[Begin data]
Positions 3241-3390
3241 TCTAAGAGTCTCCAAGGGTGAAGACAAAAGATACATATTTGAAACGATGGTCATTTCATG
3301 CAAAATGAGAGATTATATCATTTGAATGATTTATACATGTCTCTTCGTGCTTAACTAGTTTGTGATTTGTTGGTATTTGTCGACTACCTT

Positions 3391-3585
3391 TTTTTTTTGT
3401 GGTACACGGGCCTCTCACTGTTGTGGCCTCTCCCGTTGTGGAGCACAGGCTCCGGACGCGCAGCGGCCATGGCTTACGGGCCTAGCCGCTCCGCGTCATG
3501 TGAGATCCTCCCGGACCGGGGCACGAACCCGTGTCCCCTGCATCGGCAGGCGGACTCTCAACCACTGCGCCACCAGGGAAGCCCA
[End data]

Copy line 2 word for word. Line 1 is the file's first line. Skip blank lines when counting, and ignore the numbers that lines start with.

3241 TCTAAGAGTCTCCAAGGGTGAAGACAAAAGATACATATTTGAAACGATGGTCATTTCATG